Spectrometers have sufficient accuracy to allow identification of the molecular formula from the molecular mass
                        using the masses of the commonest isotopes of C, H, N and O.

    G.6.2     Analyse molecular mass spectra.
                        Stress the importance of isotopes and relate these to the (M + 1)+ peak for 13C and the (M + 2)+ and (M + 4)+
                        peaks for chlorine and bromine. Include recognition of molecular fragments (see 20.1.3).

    G.7         Chromatography (4h)

    G.7.1     State the reasons for using chromatography.
                        Chromatography can be used to separate substances for analysis and to determine purity. Highlight the coupling
                        of chromatography with other techniques.

    G.7.2     State that all chromatographic techniques require a stationary phase and a mobile phase.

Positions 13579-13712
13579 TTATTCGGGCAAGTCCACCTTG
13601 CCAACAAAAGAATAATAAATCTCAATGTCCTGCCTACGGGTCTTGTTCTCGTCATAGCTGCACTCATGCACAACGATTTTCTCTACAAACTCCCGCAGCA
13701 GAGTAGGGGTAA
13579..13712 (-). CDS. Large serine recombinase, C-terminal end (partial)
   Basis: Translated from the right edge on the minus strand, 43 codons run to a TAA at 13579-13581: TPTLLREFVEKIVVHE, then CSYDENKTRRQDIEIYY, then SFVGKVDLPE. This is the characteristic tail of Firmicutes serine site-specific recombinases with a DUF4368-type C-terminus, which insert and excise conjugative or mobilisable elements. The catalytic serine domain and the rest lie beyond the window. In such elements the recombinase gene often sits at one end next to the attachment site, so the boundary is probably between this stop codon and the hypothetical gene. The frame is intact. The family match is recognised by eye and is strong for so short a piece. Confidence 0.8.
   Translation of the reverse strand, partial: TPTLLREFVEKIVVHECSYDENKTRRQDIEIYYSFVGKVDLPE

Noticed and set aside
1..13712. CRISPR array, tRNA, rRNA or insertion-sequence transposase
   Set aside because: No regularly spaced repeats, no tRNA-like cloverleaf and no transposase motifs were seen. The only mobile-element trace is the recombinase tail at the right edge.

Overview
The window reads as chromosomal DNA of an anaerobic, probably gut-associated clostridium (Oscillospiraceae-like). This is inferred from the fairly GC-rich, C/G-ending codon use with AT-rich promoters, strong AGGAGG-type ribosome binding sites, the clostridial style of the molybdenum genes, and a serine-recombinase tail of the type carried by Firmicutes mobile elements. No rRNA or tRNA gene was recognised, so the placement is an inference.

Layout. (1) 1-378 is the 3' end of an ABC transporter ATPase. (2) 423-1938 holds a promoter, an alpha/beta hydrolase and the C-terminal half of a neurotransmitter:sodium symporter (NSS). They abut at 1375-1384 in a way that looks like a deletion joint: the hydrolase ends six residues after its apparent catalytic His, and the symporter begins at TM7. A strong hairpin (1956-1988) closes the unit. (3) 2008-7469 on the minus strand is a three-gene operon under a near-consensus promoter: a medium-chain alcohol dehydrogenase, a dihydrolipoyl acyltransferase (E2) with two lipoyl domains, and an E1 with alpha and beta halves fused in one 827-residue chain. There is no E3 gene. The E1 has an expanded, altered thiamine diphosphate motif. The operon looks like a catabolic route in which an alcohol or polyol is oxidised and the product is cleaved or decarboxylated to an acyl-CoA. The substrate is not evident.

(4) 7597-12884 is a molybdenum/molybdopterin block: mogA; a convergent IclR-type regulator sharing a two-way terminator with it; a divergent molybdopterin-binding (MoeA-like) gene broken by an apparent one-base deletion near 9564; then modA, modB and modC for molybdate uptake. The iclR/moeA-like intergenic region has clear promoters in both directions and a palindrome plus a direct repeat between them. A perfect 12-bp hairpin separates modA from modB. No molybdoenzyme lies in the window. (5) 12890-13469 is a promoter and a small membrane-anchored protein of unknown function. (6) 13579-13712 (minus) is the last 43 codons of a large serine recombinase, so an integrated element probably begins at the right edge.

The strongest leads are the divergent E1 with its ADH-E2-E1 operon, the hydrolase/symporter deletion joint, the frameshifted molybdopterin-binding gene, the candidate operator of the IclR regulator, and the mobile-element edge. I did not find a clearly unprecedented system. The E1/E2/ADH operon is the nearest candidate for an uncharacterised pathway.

Components in a mixture have different tendencies to adsorb onto a surface or dissolve in a solvent. This provides
                        a means of separating the components of a mixture.

    G.7.3     Explain how the phenomena of adsorption and partition can be used in chromatographic techniques.
                        Each of these phenomena gives rise to different chromatographic techniques. Molecular exclusion is not required.

    G.7.4     Outline the use of paper chromatography, thin-layer chromatography (TLC), column chromatography, gas-liquid
                    chromatography (GLC) and high performance liquid chromatography (HPLC).
                            An outline of the operation for each technique is all that is required. This should include an understanding of Rf
                            values where relevant.

    G.7.5     Deduce which chromatographic technique is most appropriate for separating the components in a particular mixture.